• @BertR Yes, you're right [ŋɯ; e noŋ] is what I pronunce when say 'I love you'. But there isn't a standard in Chinese dialect. Even in Wu area people pronunce differently from city to city. – Yangzhe Lau May 7 '12 at 15:22
0

I'm a native Chinese, I know the right pronunciation is 我(wǒ)爱(ài)你(nǐ). Maybe your friend are learning 粤语 or 广东话, the China official language is Simplified Chinese that is 普通话。

Here is a pic http://i.stack.imgur.com/QSOci.png

I'm very happy can make English friends here.

| improve this answer | |
  • As I know in Cantonese they don't say 'wo ai lo' neither. – Shou Ya May 3 '12 at 1:17
  • 1
    普通话 = "Standard Chinese", "Standard Mandarin", or just "Chinese". The dialect based in Beijing and adopted in the rest of the country. Simplified Chinese = 簡體字, the simplified characters adopted since the 1950s in the People's Republic of China. – Yang May 4 '12 at 3:37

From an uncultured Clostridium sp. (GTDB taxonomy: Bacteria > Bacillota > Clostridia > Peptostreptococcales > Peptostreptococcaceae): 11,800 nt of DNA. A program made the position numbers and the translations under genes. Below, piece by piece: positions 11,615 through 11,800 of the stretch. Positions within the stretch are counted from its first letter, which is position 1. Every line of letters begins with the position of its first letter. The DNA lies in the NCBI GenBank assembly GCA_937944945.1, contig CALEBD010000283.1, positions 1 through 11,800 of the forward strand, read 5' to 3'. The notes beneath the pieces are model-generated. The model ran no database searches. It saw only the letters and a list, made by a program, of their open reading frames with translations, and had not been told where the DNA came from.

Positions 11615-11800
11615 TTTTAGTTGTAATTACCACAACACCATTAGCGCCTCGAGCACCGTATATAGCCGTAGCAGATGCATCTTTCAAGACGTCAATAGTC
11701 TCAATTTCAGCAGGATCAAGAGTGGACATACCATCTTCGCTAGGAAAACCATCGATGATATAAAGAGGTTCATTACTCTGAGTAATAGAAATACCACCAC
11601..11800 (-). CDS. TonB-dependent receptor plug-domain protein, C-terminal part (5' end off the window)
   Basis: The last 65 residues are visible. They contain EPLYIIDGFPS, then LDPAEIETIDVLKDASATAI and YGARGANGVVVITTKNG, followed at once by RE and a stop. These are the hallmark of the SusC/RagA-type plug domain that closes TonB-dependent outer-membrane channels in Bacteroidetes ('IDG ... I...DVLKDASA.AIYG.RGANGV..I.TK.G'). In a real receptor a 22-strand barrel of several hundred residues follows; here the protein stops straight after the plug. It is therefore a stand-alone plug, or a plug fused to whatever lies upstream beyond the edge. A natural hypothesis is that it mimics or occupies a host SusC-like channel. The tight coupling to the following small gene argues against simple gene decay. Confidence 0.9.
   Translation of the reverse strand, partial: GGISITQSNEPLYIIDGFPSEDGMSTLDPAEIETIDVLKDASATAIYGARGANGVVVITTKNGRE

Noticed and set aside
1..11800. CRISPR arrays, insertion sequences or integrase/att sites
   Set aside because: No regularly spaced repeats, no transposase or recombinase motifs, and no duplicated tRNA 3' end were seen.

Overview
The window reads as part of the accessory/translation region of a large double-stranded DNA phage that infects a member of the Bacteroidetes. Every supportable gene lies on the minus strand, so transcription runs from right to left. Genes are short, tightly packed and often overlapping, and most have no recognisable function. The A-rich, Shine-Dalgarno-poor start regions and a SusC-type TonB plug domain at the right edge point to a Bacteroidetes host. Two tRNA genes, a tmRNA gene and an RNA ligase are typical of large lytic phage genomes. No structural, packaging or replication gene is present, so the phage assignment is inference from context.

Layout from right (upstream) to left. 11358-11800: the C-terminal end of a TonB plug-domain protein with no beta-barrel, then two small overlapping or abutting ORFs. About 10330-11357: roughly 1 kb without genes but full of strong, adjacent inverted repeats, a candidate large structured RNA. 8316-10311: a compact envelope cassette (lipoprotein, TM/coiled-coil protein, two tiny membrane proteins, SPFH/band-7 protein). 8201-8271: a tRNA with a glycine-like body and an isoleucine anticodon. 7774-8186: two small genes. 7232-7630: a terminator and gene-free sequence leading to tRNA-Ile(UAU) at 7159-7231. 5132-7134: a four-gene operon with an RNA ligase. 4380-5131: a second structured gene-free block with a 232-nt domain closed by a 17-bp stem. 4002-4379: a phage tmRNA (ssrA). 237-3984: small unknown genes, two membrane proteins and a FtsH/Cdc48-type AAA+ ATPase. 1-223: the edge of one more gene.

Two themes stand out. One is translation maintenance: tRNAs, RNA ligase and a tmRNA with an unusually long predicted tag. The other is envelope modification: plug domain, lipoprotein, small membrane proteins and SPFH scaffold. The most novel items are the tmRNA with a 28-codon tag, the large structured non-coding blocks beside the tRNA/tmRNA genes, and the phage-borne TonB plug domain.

0

All Chinese speakers can understand "wo ai ni" while only few Chinese in specific areas can understand "wo ai lo", because "wo ai lo" is dialect.

| improve this answer | |
0

How about listening to this song sung in Hokkien / Fujian dialect where the "Gua ai li" is all over the place.

https://youtu.be/6XnNatTmtvk

As for "Wa ai lo or lu", could it be the product of a historical "mixture" of the Hokkien dialect with the indigenous Malay language because if you Google Translate "Lu" from Malay to Chinese you get 你们

If you go to Malaysia or Indonesia, (where a sizable Hokkien population could be found), you will find many "Hokkien" words which have no equivalent in Fujian Province itself.